‘Dinosaur tree’ or ‘living fossil’, the Wollemi Pine is certainly one of the greatest botanical discoveries of our time.
In September 1994 David Noble, an officer with the NSW National Parks & Wildlife Service, discovered some trees he didn’t quite recognise. In a deep, narrow canyon of the rugged Wollemi National Park, he discovered what we now call Wollemia nobilis or the Wollemi Pine. It is named after him and the park in which it was found.
The dramatic discovery of an evolutionary line thought to be long extinct is even more remarkable with these tall and striking trees growing only 150 km from Sydney, the largest city in Australia. They were found in the extremely rugged Wollemi National Park, a largely undisturbed wilderness area.
It’s rare, it’s endangered, it’s strange looking, and at first we didn’t know all that much about it. Wollemi Pine is believed to exist in only one location which is within 200 km of the heart of
Sydney, Australia's largest city. There are less than 40 trees. This makes it one of the rarest
plants in the world.
It belongs in the plant family Araucariaceae but has distinctive features.
However it has very different features from any known living pine. Its closest relatives are probably the extinct pines which were a dominant feature of the landscape of what is now Australia during the Jurassic andCretaceous Periods - between 200 and 65 million years ago. These pines are known to us only from fossils.
The original parent plants were found growing in highly organic loam at the base of a constantly cool moist sandstone gorge. The loam is very acidic with a pH of 3.5. Their location at the bottom of these gorges is probably related to the site providing protection from bushfires which can sweep through this area.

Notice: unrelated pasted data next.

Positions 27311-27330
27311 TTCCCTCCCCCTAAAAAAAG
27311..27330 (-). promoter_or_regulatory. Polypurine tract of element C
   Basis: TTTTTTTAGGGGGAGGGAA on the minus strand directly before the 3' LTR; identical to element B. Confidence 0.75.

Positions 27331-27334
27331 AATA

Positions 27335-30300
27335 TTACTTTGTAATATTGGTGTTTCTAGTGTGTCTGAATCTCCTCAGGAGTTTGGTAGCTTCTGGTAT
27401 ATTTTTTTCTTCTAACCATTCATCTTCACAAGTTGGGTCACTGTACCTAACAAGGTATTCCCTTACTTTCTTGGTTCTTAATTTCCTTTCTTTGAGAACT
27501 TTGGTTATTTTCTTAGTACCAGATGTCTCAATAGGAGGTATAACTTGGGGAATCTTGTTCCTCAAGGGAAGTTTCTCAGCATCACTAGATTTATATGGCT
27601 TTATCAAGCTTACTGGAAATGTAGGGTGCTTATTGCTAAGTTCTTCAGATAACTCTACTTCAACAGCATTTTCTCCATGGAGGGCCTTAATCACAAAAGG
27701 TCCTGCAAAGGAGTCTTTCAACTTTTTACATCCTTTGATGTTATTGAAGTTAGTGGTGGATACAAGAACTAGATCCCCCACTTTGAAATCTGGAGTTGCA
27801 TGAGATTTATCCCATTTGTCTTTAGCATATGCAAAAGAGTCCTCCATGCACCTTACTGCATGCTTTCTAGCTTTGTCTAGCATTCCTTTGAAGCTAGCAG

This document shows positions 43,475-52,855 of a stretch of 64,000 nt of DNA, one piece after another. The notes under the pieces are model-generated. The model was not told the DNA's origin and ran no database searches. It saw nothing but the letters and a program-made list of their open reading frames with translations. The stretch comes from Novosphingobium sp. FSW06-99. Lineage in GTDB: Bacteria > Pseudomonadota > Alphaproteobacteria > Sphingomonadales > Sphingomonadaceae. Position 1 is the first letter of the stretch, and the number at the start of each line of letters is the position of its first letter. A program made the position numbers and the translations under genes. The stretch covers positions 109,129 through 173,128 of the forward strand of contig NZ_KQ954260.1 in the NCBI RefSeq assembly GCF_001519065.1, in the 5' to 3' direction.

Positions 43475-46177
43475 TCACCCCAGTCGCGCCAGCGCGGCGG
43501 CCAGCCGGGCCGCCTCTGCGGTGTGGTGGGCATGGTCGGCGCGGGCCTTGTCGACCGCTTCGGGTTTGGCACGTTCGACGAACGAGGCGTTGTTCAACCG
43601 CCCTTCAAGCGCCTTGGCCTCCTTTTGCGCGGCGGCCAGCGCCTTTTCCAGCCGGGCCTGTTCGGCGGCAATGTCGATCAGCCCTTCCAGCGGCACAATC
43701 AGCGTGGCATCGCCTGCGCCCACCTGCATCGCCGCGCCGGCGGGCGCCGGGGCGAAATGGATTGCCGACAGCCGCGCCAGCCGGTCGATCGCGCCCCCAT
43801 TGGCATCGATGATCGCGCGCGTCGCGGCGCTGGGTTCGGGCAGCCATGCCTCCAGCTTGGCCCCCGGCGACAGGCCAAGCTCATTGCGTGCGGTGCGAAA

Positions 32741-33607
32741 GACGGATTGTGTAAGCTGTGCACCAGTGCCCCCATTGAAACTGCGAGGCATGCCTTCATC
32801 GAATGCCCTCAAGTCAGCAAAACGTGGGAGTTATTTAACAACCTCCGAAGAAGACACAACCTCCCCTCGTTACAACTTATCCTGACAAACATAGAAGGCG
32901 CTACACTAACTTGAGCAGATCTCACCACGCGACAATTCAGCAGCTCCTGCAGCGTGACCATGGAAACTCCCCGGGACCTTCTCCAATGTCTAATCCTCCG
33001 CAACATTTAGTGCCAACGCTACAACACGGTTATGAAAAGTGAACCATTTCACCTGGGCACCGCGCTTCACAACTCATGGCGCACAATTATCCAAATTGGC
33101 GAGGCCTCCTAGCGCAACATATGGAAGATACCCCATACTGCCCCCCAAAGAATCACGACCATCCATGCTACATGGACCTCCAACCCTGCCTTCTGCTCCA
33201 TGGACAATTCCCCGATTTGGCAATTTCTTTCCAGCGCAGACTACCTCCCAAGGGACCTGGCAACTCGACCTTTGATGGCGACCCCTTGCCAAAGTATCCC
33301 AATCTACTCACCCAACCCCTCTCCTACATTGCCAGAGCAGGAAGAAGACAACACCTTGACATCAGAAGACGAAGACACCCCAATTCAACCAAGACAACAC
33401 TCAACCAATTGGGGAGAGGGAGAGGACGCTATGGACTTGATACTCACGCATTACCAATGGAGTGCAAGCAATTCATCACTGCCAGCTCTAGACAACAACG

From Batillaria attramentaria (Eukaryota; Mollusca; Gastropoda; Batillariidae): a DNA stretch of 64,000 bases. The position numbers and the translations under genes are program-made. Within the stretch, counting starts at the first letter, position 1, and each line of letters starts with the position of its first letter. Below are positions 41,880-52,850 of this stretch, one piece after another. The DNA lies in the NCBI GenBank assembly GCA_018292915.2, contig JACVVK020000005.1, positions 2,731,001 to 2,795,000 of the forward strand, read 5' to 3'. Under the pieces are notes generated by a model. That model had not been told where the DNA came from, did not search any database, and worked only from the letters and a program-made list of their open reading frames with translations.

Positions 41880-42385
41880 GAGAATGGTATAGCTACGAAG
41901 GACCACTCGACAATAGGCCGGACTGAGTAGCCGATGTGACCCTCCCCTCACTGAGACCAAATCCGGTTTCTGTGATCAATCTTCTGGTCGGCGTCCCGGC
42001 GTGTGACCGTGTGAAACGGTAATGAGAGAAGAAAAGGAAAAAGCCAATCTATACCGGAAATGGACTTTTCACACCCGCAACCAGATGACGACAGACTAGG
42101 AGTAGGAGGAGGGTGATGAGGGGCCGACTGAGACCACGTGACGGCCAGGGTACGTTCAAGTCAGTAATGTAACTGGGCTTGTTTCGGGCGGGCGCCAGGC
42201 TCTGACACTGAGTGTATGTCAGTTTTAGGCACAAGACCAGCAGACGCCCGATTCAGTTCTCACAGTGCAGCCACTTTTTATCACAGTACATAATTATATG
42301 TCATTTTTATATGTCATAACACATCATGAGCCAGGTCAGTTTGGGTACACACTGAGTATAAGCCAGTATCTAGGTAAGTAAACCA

Even though the Wollemi Pine produces numerous fruiting cones, seed set is very low. In nature viable seed germinates very quickly, but under the canopy of adults, lack of light restricts their growth to maturity.
Conifers tend to be dark green but the leaves of Wollemi Pine are a light green - varying from bright lime green on younger foliage to apple green on mature foliage. The leaf structure is extremely complex and unusual. The upper branches of the trees are tipped with bright green female cones and brown, cylindrical, male cones (the trees are bisexual).
The trunks of Wollemi Pine have a highly unusual brown, knobby cork-like bark which has led
it to being dubbed 'the Coco Pops tree'.
Indeed it appears to be a true "living fossil", most closely related to extinct species of
Araucariaceae in the fossil record in southern Australia about 50 million years ago.
The family Araucariaceae is an important group in studying the history of our flora.
Araucariaceae had a world-wide distribution in the Jurassic and Cretaceous periods 200 to 65
million years ago. Since the great extinctions at the end of the Cretaceous period,
Araucariaceae have survived only in the southern hemisphere.
The present occurence suggest a Gondwanic distribution, linked to the time when Australia, New Zealand, Africa, South America and India were all parts of the great supercontinent Gondwana.
Wollemi Pine, is so distinctive that it represents a new genus and must have been an
evolutionary line distinct from any other surviving plant group for at least 65 million years.
The new plant is related to Araucaria, which includes Australia's Hoop Pine and Bunya Pine
and the Norfolk Island Pine, and also to Agathis including the Kauri Pine of New Zealand.
Wollemi Pine is a conifer ('pine') whose nearest living relatives are native pines of Australia and
New Zealand: Hoop Pine, Bunya Pine, and Norfolk Island Pine.
The single known population of Wollemi Pine is in a rainforest gully within Wollemi National
Park (487,648 ha). This is the State's largest wilderness area - located West of the Putty Road
between Sydney and the Hunter Valley.
The mature plants are between 27 and 35 metres high with trunks up to 1 metre in diameter.
However the tree can grow taller: one fallen trunk is 38 metres long.
During the Jurassic Period (208 - 144 million years ago), the continental mass which we call
Australia was part of the great supercontinent of Gondwana, towgether with Africa, South
America and India. What is now the east coast of Australia lay close to the South Pole, but
worldwide climates were uniformly warm to hot and wet.
From the Cretaceous Period (144 - 66.4 million years ago) modern flowering plants began to
evolve and gradually displace the conifers in the Southern Hemisphere.
Because of the extreme danger to the plant from illegal seed collecting, the location of the population is being kept secret.